This book investigates the aesthetics and politics of Post/Taiwan-New-Cinema by examining fifteen movies by six directors and frequent award winners in international film festivals. The book considers the works of such prominent directors as Edward Yang, Tsai Ming-liang and Chang Tsuo-chi and their influence on Asian films, as well as emergent phenomenal directors such as Wei Te-sheng, Zero Chou, and Chung Mong-hong. It also explores the possibility of transnational and trans-local social sphere in the interstices of layered colonial legacies, nation-state domination, and global capitalism. Considering Taiwan cinema in the wake of globalization, it analyses how these films represent the socio-political transition among multiple colonial legacies, global capitalism, and the changing cross-strait relation between Taiwan and the Mainland China. The book discusses how these films represent nomadic urban middle class, displaced transnational migrant workers, roaming children and young gangsters, and explores how the continuity/disjuncture of globalization has not only carved into historical and personal memories and individual bodies, but also influenced the transnational production modes and marketing strategies of cinema.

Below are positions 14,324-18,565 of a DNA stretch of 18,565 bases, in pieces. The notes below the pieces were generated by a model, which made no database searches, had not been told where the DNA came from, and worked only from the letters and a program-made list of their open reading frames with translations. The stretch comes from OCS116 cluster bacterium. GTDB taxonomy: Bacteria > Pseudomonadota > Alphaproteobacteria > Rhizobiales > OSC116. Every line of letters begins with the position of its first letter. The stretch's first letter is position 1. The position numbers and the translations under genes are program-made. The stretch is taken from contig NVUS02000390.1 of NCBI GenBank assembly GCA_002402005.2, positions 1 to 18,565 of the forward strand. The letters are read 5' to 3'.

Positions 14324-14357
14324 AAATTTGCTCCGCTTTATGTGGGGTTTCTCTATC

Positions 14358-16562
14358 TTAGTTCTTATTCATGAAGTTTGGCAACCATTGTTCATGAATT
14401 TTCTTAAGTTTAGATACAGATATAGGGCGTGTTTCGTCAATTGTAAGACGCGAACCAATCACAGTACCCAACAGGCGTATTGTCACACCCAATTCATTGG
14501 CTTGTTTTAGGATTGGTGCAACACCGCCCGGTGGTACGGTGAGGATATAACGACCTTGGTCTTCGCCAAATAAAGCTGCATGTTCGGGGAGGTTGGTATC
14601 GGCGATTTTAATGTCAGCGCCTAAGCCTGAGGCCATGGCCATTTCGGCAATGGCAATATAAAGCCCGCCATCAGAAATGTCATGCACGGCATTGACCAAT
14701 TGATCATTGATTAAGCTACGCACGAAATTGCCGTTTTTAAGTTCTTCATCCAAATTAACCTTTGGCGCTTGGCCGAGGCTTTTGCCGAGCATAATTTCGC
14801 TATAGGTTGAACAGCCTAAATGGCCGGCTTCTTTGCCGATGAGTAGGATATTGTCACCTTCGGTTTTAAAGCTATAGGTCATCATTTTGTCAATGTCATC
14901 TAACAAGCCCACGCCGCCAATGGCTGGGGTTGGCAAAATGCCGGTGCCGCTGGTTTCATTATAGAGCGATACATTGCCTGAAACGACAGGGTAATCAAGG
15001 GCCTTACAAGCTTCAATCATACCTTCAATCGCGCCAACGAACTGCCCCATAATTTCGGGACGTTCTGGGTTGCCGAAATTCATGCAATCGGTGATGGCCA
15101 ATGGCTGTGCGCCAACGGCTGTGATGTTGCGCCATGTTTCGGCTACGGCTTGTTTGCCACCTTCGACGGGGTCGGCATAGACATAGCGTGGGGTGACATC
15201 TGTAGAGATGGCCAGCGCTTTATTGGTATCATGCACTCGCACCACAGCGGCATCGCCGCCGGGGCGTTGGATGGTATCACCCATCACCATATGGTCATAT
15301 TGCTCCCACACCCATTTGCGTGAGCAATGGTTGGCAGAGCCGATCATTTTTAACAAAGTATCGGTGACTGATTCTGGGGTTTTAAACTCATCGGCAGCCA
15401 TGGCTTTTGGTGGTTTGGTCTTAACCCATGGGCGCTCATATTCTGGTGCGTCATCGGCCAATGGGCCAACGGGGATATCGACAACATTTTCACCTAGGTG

Ivy I-chu Chang is Professor and the former provost of National Chiao Tung University, Taiwan. She was a visiting scholar and Fulbright scholar at New York University in 2006 and 2011-12, a recipient of MOST Grant (1997-2019), Mackay Canadian Studies Award, and Asian Cultural Council Award. She is the co-editor and chapter contributor of a book, Transnational Performance, Identity, and Mobility in Asia (Palgrave, 2018) and is the author of such monographs as Queer Performativity and Performance (2010); and Global Time-Space, Bodies and Memories: Taiwan New Cinema and its Influence (2015).
Introduction.- The Visible and the Invisible: Edward Yong's Taipei Trilogy.- The Ruin, Body, and Time-image in Tsai Ming-Liang's Films: The Wayward Cloud, What Time Is It There, and I Don
't Want to Sleep Alone.- Colonial Reminiscence, Japanophilia Trend, and Taiwanese Grassroots Imagination in Cape No. 7.- Mourning Love: Queer Performativity and Transformation in Zero Chou's Spider Lilies and Splendid Float.- Aesthetics of Violence and Elegy for the Young: Chang Tsuo-chi's Gang Trilogy.- Repressed Memories and the Unhomely in Chung Mong-hong's Children Trilogy.